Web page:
Chalkboard Strategies To Setting a Great Ball Screen
By Brian Anglim Fundamentals First Basketball.
In the last couple of Fundamentals First Basketball Newsletters, I have been writing about developing motion offenses. A common failing (in my opinion) amongst motions coaches is utilizing the ball screen. To maximize the effectiveness of the ball screen the angle of the ball screen, timing of the action, and spacing must be perfect.
The free flowing action of motion offense does not allow teams to set up the correct spacing and angles to really take advantage of the pick and roll game. With that said, I think every coach regardless of what system they run must have some sort of ball screen set. You will find there are opponents where one of their post player’s is poor at hedging or trapping in a ball screen action. This allows you to expose that players weakness and potentially get them in trouble. I also feel like there are teams that have too much quickness where you can’t create penetration from the normal flow of the offense and a ball screen can open things up for you. As a motion coach I had a transition call and 2 set play call’s that utilized a ball screen and then allowed us to flow into our motion offense.
What I want to talk about in the next two articles are some strategic ideas of creating plays that make life difficult for the 2 defenders. The key to defending the ball screen in my mind is the screener’s defender has to offer some sort of help to allow the ball handler’s defender to recover back to his man. I want to make life difficult for that screener’s defender so he is late in getting out on the pick to hedge or trap, so that we have a great opportunity to turn the corner and get into the lane. Here are four simple plays that put stress on the hedging defender.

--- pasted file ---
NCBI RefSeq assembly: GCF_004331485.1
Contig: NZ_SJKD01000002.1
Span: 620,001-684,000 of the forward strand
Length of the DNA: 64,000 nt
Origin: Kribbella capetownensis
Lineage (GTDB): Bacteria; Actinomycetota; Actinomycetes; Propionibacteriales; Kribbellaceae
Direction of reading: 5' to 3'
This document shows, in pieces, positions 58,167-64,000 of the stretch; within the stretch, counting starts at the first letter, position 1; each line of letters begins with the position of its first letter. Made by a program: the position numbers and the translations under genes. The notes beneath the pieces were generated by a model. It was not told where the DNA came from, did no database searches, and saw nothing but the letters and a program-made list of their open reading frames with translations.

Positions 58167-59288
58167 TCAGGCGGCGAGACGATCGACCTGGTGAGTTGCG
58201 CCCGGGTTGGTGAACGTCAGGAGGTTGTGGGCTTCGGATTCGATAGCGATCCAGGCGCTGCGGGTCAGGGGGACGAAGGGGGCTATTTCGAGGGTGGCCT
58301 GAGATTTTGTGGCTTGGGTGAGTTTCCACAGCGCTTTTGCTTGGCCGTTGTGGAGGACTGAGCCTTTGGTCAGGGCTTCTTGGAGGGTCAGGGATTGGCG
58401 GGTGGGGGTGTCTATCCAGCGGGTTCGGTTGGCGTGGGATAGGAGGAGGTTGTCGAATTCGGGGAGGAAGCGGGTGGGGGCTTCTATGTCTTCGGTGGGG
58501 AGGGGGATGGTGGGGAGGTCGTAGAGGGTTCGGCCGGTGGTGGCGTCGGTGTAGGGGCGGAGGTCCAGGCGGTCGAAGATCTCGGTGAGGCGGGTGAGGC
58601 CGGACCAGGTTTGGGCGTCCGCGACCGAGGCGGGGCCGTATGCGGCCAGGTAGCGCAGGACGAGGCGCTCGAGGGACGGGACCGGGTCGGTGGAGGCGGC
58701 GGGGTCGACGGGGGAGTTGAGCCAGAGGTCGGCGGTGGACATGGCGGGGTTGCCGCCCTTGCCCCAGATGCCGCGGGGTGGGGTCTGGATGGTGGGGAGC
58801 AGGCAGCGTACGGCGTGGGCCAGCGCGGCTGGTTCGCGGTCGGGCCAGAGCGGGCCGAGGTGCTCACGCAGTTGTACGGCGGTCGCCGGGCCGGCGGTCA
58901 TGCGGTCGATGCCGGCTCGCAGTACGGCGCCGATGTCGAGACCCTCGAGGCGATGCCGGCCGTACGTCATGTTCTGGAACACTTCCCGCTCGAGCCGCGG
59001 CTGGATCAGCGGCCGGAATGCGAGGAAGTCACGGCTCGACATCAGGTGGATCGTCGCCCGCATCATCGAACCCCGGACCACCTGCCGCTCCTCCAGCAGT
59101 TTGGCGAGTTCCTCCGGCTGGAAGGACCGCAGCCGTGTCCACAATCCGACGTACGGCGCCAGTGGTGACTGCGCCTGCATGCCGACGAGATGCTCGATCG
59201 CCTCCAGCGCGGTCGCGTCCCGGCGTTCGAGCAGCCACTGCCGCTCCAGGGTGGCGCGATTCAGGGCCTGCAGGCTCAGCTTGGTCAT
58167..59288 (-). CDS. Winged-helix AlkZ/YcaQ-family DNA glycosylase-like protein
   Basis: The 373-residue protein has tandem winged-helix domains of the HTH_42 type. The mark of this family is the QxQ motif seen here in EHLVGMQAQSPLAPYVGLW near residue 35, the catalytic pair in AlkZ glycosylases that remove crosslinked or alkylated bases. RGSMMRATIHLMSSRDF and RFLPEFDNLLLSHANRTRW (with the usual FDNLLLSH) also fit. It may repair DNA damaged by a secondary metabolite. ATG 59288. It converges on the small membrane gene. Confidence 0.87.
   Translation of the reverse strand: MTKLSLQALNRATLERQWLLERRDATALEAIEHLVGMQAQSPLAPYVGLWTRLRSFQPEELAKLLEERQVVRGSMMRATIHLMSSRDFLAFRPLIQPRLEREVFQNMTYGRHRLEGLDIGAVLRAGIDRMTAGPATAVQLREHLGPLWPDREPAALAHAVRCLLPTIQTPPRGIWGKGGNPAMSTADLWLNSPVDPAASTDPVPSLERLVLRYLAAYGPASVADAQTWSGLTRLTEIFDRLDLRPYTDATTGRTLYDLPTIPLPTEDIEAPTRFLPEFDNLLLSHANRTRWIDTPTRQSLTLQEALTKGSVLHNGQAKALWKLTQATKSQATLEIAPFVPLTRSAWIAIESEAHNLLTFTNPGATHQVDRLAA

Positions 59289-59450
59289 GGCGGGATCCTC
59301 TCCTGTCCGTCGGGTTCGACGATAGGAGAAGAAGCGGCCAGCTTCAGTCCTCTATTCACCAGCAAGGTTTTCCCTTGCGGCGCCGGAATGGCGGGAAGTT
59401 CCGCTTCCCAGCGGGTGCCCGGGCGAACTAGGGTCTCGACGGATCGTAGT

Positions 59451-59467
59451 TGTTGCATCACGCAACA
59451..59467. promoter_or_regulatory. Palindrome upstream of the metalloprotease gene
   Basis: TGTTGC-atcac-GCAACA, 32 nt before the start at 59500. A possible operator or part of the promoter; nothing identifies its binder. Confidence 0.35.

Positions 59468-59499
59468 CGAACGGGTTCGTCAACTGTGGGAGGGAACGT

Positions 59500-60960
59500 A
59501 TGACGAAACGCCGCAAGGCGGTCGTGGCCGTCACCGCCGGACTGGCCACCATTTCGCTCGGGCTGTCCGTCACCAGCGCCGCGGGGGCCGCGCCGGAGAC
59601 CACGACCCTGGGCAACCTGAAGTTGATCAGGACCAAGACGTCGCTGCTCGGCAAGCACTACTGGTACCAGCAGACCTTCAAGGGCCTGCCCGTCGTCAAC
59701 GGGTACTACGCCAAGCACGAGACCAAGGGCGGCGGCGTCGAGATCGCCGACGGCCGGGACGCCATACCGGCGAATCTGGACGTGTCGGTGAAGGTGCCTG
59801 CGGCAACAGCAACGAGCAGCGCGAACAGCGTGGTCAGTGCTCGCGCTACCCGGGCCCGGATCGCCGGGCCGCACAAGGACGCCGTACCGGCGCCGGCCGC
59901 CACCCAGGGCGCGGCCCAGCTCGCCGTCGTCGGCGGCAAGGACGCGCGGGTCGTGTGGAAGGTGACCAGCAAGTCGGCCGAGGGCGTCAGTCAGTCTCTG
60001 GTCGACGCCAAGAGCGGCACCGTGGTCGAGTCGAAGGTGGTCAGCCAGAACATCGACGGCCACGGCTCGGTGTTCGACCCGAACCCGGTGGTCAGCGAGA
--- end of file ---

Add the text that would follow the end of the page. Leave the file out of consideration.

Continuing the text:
Screen the Picker Action
Below we have a simple diagram of a down/cross screen but we really aren’t trying to get the cutter open (player 5) for a shot, rather make it difficult for X5 to be able to get into position to get on the high side shoulder of the pick and hedge. With the screen diagrammed below X5 has to under the screen, or he would be very susceptible to the curl cut. He thus can’t get out on the floor and help on the ballhandler attacking the paint.
Here is another play where we have the post player’s execute a diagonal down screen. The reason I really this is that I would have 4 coming down to act as if he is going to pick for 1, but he is really faking the pick and slipping down the lane to ball screen. This creates confusion for X4 and doesn’t really allow him to get into position to help bump 5 cutting up to set the pick. i also like this because we used to have a pick and roll big man and a pick and pop big man and we would want to exchange them for different reasons.
In the action below we have 1 passing to 2 on the wing and cutting to the opposite corner (opening up the middle for the driving action). As he is cutting through the middle 5 (most likely the trailer) cuts right off his ass to get in position to set the pick. You would be surprised how much contact you can get away with when you are cutting together versus screening .